MRI Near Metal

The presence of metal can be a serious problem in MRI, because (1) Magnetic metals can experience a force in the scanner, (2) Long wires (such as in pacemakers) can result in induced currents and heating from the RF magnetic field and (3) Metals cause the static (B0) magnetic field to be inhomogeneous, causing severe image degradation.

The first two of these problems are a DANGER to the patient, and are cause to not do an MRI. The third is not dangerous, but can result in severely distorted images using conventional MRI.

Metallic implants are increasingly common in medicine, including dental fillings, stents, joint replacements, spinal fixation, and many more. However, complications can arise when implants are used, and there are not always good methods for imaging to assess these complications.

We are addressing the inhomogeneity problem by developing distortion-free MR imaging near MR-safe implants. Using additional encoding, it is possible to dramatically improve the images, as shown in this example of a person with metal screws in his knee.   Although these methods are now being made commercially available, we continue to improve the speed, flexibility and resolution of MRI near metal.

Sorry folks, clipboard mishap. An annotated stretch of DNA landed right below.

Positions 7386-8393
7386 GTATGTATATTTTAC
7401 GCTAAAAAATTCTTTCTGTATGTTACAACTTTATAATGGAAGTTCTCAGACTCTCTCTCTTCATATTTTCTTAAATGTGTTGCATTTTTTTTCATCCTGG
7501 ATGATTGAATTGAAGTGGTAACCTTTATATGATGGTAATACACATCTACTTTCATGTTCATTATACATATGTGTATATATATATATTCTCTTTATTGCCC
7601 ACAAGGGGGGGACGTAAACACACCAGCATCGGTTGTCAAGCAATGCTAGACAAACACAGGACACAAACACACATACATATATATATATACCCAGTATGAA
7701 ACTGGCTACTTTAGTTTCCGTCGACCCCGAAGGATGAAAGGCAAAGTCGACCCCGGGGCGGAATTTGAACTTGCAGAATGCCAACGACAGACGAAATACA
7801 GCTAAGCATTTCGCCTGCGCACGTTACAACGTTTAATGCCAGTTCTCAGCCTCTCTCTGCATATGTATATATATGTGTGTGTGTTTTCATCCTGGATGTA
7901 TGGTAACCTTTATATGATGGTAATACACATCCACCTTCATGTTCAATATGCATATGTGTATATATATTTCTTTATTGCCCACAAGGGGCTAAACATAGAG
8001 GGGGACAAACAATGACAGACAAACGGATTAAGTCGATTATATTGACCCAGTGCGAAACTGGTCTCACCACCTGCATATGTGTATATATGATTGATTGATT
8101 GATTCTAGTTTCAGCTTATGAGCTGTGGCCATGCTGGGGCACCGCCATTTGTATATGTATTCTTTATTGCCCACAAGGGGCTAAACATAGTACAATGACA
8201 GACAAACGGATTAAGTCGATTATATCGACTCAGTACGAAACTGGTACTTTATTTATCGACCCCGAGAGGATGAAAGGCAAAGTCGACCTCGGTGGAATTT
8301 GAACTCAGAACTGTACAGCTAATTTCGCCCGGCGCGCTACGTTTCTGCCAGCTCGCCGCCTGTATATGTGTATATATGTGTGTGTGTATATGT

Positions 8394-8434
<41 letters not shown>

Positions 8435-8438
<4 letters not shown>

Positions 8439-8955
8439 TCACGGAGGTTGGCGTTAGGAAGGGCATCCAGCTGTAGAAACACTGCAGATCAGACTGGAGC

Relevant Publications

Brian Hargreaves PhD

Associate Professor of Radiology, and (by courtesy) Electrical Engineering and Bioengineering

Contact Information

Lucas Center for Imaging 
1201 Welch Rd, Stanford, CA 94305-5488

Directions: Lucas Ctr. or Porter Dr. Locations